American Alpine Jounrna and Accidents in North American Climbing

North America, Canada, Ellesmere Island, Various Ascents, Descents, and Explorations

  • Climbs And Expeditions
  • Climb Year:
  • Publication Year: 2003

Various ascents, descents, and exploration. Flying to Ellesmere Island on June 17, Blue Eisele, Jonas Cabiles, and I (all U.S.A.) landed at Mt. Barbeau, intent on trekking to Lake Hazen, the largest freshwater lake in the Arctic, some 50 miles away. We set up camp on the ice cap to the west of Barbeau’s summit. From this camp I made the first snowboard descent of Barbeau (8,535'), the highest mountain in the Canadian Arctic, while Eisele and Cabiles made ski descents. The next day Eisele and I climbed, skied, and snowboarded Barbeau’s nearest neighbor. I believe these split-board descents, at 81° north, to be the northernmost snowboard descents ever.

From Barbeau Camp we moved toward an unnamed valley that leads to the upper reaches of the Henrietta-Nesmith Glacier. Park wardens previously at Lake Hazen had told us that, to their knowledge, no route from Barbeau to Lake Hazen had been completed, and that no parties had ever traveled via the Henrietta-Nesmith Glacier. We set up Camp II at the entrance to the valley, which we dubbed “Deception Valley,” because the scale of the landscape was deceptively large. The following day Cabiles nearly fell into an unseen cavernous crevasse, so we fine-tuned our crevasse-rescue system at Camp III, from which the Henrietta-Nesmith Glacier could be seen. We had chosen to travel with no communication device, but park officials issued us a personal-locator beacon before we were dropped at Barbeau.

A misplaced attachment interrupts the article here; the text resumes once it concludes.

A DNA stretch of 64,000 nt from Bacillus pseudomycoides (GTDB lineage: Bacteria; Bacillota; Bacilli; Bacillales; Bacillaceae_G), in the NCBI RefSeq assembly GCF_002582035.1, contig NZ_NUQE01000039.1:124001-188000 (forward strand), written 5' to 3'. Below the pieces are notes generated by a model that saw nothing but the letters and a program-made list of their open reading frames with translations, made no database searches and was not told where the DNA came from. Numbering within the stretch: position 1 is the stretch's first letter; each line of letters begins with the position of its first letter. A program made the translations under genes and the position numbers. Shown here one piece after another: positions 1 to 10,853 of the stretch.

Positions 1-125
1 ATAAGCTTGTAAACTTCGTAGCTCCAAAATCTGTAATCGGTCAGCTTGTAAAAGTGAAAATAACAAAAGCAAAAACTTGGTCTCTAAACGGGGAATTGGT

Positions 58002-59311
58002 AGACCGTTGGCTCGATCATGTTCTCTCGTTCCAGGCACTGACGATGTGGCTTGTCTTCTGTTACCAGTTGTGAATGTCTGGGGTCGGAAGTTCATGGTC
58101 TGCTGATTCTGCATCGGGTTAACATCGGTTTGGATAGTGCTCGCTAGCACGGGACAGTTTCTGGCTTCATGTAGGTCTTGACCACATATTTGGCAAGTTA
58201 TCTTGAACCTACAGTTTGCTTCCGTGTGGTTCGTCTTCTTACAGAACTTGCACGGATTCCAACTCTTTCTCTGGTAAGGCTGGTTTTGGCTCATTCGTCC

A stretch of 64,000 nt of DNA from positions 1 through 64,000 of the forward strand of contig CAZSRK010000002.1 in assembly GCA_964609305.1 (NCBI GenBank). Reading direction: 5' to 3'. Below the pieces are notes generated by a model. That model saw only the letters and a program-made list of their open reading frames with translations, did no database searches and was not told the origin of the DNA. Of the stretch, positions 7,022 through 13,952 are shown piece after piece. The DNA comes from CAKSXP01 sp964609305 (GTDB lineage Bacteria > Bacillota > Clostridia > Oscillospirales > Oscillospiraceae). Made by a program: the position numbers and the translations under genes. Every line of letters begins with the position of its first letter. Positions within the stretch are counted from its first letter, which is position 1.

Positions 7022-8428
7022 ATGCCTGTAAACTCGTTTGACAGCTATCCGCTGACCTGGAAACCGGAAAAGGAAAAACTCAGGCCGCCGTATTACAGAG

As we descended to the upper reaches of the Henrietta-Nesmith Glacier, the ice cap turned from a hollow to a solid compact ice sheet running with melt water. We crossed the five-mile-wide glacier encountering many small ice-river crossings. Arriving near the eastern side of the Henrietta-Nesmith Glacier about 11 miles from its terminus, we erected Camp IV among pools of melt water. As we traveled farther across, the following day, we set ice-screw belays to protect large snowbridge crossings over steep drainages and encountered many more small ice-river crossings.

Camp V was placed on the edge of the glacier about four miles from its terminus near 100' ice cliffs. We lowered our equipment down these cliffs, because the only option was to attempt to cross several massive drainages that we had noticed in satellite images of the area. We touched down on solid ground after free rappelling and double-carried loads beside the remaining stretches of the glacier and one mile past its terminus. We put Camp VI just a few miles from the north shore of Lake Hazen.

When we reloaded our sleds on the deteriorating lake ice of Hazen, we wondered how much open water would separate us from the shore when we approached the air strip and warden station 11 miles to the east. On the last day of June we arrived safely—and eased the minds of the park wardens who had worried about us. This trip received the Helly Hansen adventure grant, and $300 for the REI challenge fund.

Pete Dronkers

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